Boarding Gaterecommended viewing

A jolt!
Olivier Assayas
Asia Argento, Michael Madsen, Carl Ng, Kelly Lin
The Setup: 
Woman has made some poor choices in romantic partners, to say the least.

My friend and I had seen Demonlover, an earlier film by Olivier Assayas, and I really liked it [although I understand that several cineastes hate it]. Assayas is best known for Irma Vep, which is now high-tailing it to the top of my list, and most recently Clean, which sounds like a relatively sedate film about a woman kicking drugs. Boarding Gate is considered by most to be somewhat of a fiasco, redeemed for some only by the fierceness of Asia Argento’s performance, and to those people I say: Go Screw! This is the cinematic equivalent of five Red Bulls!

We open with Michael Madsen as Miles, saying he wants to quit his current position, but can’t because he owes so much money. He has kids and a wife that he is estranged from. He is visited by Asia Argento [daughter of Dario, but you knew that] as Sandra, who he used to be involved with. They have a tense, extremely mannered and phony conversation in which they reval that they had been in a passionate relationship in the past, which imploded in some way, leaving a lot of mutual bad feeling, and also some residual lust. You see, it seems that Michael used to get Sandra to sleep with his clients, then come back and report on the corporate secrets they spilled, as well as tell him about the hot, abusive sex that hey had. Sandra clearly likes it rough, but also bears some simmering hatreds toward people who treat her that way.

Madsen invites her over that night, but first Sandra must conduct her own drug deal, with this woman Lisa. Both of them work for and sleep with Lester, who has a faithful girlfriend/maybe wife in Sue. Sandra’s drug deal goes bad, there is some mild fixing by Lester, then she hops over to Miles’. There they have some abusive sex, play a lot [i.e. a LOT] of emotional mind games, and you, in the audience, are thinking “Wow, this is a lot talkier and more mannered than I was expecting, and all these emotional mind games are really getting tedious.” Well, hold on to your hats.

From here on out the movie is all action, action, action—and good action, too, parts of it akin to the recent Bourne movies in terms of skill and excitement. There is still a focus on character—and the plot still remains vague and distant—but the film remains riveting until the end.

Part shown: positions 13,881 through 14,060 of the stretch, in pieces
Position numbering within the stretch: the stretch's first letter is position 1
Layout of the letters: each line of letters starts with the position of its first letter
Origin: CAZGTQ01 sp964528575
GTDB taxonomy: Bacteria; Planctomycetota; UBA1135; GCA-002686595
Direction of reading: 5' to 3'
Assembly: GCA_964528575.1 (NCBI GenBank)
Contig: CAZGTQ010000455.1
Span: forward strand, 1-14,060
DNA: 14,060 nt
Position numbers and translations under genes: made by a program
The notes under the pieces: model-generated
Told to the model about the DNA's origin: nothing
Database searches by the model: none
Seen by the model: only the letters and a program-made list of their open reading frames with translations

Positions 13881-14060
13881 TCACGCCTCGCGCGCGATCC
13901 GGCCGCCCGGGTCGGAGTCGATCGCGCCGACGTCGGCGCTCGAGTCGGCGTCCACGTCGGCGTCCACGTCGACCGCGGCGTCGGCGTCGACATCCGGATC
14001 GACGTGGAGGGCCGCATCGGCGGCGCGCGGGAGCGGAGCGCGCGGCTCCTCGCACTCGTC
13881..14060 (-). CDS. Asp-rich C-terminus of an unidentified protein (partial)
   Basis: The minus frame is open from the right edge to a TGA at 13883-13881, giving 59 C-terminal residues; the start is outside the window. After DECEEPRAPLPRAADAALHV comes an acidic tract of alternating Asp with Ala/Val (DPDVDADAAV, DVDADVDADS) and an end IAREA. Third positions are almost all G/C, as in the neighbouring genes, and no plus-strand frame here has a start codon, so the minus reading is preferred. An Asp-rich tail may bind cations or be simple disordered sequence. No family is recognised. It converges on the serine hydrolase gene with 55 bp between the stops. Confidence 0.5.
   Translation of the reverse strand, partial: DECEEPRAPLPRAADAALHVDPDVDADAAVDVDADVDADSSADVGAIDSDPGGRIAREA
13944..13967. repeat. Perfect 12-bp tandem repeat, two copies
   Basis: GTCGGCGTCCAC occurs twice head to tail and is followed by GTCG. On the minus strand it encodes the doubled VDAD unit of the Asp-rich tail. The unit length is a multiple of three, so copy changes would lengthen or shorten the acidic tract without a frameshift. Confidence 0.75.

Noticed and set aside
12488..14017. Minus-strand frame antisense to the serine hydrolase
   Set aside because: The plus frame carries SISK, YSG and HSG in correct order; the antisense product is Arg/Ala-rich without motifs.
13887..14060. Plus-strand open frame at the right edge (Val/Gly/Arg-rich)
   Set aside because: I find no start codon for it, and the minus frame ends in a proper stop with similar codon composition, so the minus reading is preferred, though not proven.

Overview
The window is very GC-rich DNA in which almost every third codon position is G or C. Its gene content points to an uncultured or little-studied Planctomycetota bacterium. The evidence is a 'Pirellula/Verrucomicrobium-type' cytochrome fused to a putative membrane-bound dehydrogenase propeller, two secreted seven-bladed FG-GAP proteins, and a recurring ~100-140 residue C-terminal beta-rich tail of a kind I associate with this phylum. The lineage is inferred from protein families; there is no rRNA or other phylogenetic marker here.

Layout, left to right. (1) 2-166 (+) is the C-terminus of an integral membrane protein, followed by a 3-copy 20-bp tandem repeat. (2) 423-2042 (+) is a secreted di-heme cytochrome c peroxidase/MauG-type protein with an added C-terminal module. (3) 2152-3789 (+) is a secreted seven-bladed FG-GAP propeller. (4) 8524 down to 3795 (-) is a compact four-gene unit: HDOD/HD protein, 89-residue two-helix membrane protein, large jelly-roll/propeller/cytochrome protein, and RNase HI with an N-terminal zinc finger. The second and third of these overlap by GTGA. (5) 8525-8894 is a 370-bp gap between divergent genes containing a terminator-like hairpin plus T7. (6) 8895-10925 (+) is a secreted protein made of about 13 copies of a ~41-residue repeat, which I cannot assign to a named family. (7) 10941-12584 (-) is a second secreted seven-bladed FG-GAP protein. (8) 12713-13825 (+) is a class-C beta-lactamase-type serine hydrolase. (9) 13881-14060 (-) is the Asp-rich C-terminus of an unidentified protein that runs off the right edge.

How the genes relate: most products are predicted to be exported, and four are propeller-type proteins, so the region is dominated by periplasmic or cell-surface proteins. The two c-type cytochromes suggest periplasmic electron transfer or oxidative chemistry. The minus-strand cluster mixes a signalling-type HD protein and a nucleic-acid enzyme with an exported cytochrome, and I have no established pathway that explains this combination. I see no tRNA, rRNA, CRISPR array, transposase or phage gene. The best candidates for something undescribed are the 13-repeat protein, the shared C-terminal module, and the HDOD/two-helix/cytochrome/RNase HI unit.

Sandra’s relationship issues with Miles come to a rather abrupt conclusion, then she hooks up with Lester, who gives her a passport, cuts up her credit cards [if she charges anything, she will be found] and sends her on a flight to Hong Kong. She is given an address to go to. When she gets there, the guy tells her to hand him the paper with the address written on it, and burns it. She is taken to a room and locked in, and soon finds that Lisa is already there—dead. Sandra makes an amazing escape—this is where reminders of the Bourne movies came to mind—through vents and over rooftops and out café kitchens, then sets about trying to find out what the hell is going on.

She keeps trying to get ahold of Lester, but keeps getting his girlfriend, Sue. Now, everyone loves Asia, and she sure is kick-ass, but my heart was permanently won over by the delicious Kelly Lin as Sue. She tells Sandra that it doesn’t bother her at all that Sandra is sleeping with Lester—NAH!—and takes her to a karaoke bar to wait for Lester to appear. She even takes the mic at one point—but unfortunately doesn’t sing very much. But she keeps smiling, keeps telling Sandra how she can trust her, and you start to wonder… ah, she’s just too wonderful. I totally want The Sue Movie now.

After a notable [and pretty good—her non-actor status works for her] appearance by Kim Gordon of Sonic Youth, Sandra is in a position to deal out some vengeance. I won’t reveal what happens, but suffice to say I don’t think Gloria Steinem is going to be 100% on board with this one.

I say: Allllright! I totally dug it, start to finish. I really liked how it defied expectations and loaded the front with a lot of dull, repetitive talk, lulling you into expecting a much more sedate film, then it puts the pedal to the metal and never looks back. The plot is something that is barely discernable even if you pay special, close attention—but isn’t plot so 20th century anyway? This movie seems to say “Come on, you can’t follow the plot of most action movies anyway, you just kind of know they’re there… why not jettison that entirely and have it be almost pure action and character?” Which it was—and it puts the care into it that all of the characters are vivid, consistent and believable.

Asia is indeed quite good. I have already sung the praises of the delightful Kelly Lin as Sue. Michael Madsen—not exactly my favorite actor—was perfectly cast here, and you can completely believe that he’s into all the sick kinky sex he’s supposed to be into. Almost all the camerawork is hand-held, and it works, without giving you that queasy Cloverfield feeling. And Assayas is capable of making even a 10-hour plane ride seem vivid and realistic. I’m a convert! Now I’m super-keen to see Irma Vep.

Should you watch it: 

I think so, although you may hate it, as many do.